Trillium Book Awards Author Reading 2015

Hockey Poetry: Randall Maggs, Terry Sawchuk, and Others

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Hockey Poetry: Randall Maggs, Terry Sawchuk, and Others

In light of the playoffs tonight, and the ongoing possibility of Ontario getting a third hockey team, it seems apropos to turn a little attention to Canada's favourite game run by Americans. It seems natural, given the interest in the game that Canadian artists would be turning their attention to the game. Leading the charge is Randall Maggs, whose book of hockey poems, Night Work: the Sawchuk Poems (published by Brick), is doing well and apparently keeping him very busy.

The book hits that rarefied space between cloying local-arena populism and intellectual Harbourfront elitism. As demonstrated by the great sales, it has just enough of both to motivate buyers of both ilk (and the former far outnumber the latter) but also enough of both to likely leave both somewhat disappointed. The popular audiences, who might expect a hockey legend to be given the hero treatment, suffer the indignity of "issues" overwhelming the star. The literati, whose tastes rarely extend to sports, or narrative poetry, let alone both, suffer the indignity of a rough-hewn narrative untouched by fine-wine Marxism. Despite recurring metaphors of the goalie as monk, or hockey-players as classical warriors, the book's Sawchuk is ravaged by alcohol, depression, and isolation. The elaborate metaphors don't connect with the goalie's ultimate psychological downfall, while the class issues implied by the title fall to the wayside.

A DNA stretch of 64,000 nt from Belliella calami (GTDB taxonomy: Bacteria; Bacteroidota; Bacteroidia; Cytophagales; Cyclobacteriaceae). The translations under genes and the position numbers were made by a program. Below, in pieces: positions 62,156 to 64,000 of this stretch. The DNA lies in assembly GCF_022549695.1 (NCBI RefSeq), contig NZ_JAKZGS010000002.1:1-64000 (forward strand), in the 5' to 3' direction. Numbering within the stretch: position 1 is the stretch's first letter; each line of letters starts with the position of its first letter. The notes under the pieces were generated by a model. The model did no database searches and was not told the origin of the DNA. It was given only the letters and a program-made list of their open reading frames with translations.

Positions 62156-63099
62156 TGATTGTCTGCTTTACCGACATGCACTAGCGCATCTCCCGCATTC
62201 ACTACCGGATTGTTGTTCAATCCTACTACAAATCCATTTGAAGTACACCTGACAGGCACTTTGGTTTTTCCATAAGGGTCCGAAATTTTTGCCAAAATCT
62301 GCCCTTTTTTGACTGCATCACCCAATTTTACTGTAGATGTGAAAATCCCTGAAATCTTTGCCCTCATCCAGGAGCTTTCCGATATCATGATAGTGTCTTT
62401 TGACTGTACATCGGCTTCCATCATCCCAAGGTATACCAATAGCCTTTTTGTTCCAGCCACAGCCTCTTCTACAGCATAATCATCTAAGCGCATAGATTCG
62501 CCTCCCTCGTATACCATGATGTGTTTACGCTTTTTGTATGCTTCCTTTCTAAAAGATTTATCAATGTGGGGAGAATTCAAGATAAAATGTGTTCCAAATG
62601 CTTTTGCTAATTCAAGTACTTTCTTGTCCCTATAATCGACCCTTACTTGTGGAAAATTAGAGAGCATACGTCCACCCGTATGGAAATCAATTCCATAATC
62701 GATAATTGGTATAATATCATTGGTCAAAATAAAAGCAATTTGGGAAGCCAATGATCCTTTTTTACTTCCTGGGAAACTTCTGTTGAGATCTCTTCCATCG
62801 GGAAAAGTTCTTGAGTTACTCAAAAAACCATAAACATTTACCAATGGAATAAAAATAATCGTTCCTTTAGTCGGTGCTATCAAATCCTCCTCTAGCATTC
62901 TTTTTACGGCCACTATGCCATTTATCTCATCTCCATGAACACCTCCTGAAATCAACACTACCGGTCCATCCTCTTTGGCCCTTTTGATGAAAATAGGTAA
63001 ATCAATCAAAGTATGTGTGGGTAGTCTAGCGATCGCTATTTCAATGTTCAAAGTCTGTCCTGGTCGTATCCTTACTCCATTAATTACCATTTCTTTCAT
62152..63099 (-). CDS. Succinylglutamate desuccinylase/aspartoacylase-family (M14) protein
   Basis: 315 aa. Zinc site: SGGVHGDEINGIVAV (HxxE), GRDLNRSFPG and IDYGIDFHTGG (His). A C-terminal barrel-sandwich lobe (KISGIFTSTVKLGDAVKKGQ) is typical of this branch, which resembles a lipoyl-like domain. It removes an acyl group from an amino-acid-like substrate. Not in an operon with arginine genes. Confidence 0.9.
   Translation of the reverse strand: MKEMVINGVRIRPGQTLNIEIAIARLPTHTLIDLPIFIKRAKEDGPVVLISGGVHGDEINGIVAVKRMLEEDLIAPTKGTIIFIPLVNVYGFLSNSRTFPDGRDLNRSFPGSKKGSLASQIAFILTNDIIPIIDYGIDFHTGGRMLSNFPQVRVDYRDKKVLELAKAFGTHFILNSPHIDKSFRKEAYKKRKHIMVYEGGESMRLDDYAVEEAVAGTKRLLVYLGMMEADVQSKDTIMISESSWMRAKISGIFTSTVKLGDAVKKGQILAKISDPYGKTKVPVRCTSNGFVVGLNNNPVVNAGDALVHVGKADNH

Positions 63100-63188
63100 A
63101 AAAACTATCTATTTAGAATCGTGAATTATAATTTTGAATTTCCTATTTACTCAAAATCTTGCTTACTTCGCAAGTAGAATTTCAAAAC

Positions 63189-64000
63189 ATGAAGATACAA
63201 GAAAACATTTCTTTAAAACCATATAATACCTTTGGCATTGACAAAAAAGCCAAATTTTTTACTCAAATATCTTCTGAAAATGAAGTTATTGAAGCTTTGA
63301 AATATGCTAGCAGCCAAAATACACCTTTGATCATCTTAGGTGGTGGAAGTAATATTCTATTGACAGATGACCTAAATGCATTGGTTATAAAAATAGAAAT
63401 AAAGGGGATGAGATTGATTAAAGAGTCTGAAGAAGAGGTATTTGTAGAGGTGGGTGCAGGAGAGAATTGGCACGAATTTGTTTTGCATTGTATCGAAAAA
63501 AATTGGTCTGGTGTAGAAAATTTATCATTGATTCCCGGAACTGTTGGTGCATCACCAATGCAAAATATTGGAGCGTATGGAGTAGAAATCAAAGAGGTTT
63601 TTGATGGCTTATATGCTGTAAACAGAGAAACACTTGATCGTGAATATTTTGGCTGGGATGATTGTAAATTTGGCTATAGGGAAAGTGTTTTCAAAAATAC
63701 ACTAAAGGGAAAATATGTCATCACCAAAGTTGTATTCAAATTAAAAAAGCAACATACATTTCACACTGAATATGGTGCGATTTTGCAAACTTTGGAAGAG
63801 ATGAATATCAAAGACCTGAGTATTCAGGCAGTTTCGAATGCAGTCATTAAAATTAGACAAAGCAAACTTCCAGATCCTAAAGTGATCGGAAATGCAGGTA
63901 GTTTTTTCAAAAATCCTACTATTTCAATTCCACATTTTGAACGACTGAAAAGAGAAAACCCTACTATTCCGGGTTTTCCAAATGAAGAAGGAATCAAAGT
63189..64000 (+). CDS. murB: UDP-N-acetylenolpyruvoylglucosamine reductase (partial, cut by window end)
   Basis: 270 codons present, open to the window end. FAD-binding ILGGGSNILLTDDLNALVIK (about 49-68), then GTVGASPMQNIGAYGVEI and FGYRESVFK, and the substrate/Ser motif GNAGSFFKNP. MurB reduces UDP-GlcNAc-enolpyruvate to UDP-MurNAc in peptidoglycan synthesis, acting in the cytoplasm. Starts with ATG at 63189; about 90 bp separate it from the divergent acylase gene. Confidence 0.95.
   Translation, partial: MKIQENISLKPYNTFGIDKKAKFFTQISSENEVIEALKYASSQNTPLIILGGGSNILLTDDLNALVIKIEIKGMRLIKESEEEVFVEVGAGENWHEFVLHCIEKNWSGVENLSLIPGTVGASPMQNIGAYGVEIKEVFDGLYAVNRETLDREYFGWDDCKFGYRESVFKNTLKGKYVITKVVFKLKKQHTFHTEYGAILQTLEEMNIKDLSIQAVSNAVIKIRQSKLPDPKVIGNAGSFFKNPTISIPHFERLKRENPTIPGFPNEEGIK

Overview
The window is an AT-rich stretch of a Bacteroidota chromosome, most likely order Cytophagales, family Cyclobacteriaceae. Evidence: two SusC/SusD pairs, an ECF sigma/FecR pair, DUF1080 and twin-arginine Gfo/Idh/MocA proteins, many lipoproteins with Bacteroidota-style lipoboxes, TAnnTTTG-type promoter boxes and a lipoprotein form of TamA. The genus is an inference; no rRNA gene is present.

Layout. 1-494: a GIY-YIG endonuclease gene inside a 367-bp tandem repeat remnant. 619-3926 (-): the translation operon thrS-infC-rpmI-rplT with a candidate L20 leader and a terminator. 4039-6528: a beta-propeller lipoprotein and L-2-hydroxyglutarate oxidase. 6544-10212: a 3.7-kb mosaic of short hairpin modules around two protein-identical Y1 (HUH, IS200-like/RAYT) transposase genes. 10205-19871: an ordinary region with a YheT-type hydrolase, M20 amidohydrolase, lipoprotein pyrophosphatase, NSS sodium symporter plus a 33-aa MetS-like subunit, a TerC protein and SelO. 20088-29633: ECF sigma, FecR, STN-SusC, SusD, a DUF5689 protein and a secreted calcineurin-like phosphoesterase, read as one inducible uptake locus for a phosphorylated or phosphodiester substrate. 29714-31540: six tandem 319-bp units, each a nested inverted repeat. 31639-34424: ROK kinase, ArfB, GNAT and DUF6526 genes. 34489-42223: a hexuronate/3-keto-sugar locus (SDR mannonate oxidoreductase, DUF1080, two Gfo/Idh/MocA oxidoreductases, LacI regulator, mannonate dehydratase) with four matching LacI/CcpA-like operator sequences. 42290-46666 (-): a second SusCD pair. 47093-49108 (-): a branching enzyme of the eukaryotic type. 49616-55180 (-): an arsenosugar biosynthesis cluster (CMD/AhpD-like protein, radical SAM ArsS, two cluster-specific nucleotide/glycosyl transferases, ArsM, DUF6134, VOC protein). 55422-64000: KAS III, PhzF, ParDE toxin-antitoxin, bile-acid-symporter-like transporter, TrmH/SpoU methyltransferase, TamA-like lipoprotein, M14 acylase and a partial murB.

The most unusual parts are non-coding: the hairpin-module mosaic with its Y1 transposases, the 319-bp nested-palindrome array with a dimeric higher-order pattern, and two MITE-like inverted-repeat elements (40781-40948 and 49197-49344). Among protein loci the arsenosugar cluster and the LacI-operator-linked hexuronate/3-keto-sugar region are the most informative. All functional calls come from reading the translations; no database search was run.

Still, despite its unevenness, Night Work is already a phenomenon in CanLit. Why? Because it has earned the mantle of the best book of hockey poems. The book also participates in that very-Canadian genre of documentary poem, and has the feel of more contemporary creative non-fiction that I always associated with GEIST magazine. There's even a little bone thrown to postmodern readers, as the author reveals the manufactured nature of the history: as he acknowledges, "I have come to accept the idea that factual history is simply too elusive."

Other artists are working on hockey-related themes as well: Melanie MacDonald's painting (attached), Dave Bidini's writing hockey erotica and defending Paul Quarrington's King Leary -- a great little hockey book that CBC says Canada should read. If you are feeling adventurous, here's a little hockey project that I just completed with the New York-based Prize Budget for Boys: a hockey-card satire featuring Jason Chimera as underdog hero.

The views expressed in the Writer-in-Residence blogs are those held by the authors and do not necessarily reflect the views of Open Book: Toronto.

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Gregory Betts

Gregory Betts is an experimental poet, editor, essayist and teacher. He is the author of If Language (BookThug, 2005), Haikube (BookThug, 2006) and The Others Raisd in Me (Pedlar Press, 2009). He has edited editions of poetry by W.W. E. Ross, Raymond Knister and Lawren Harris. His latest book is The Wrong World: Selected Stories and Essays of Bertram Brooker (University of Ottawa Press 2009).

Go to Gregory Betts’s Author Page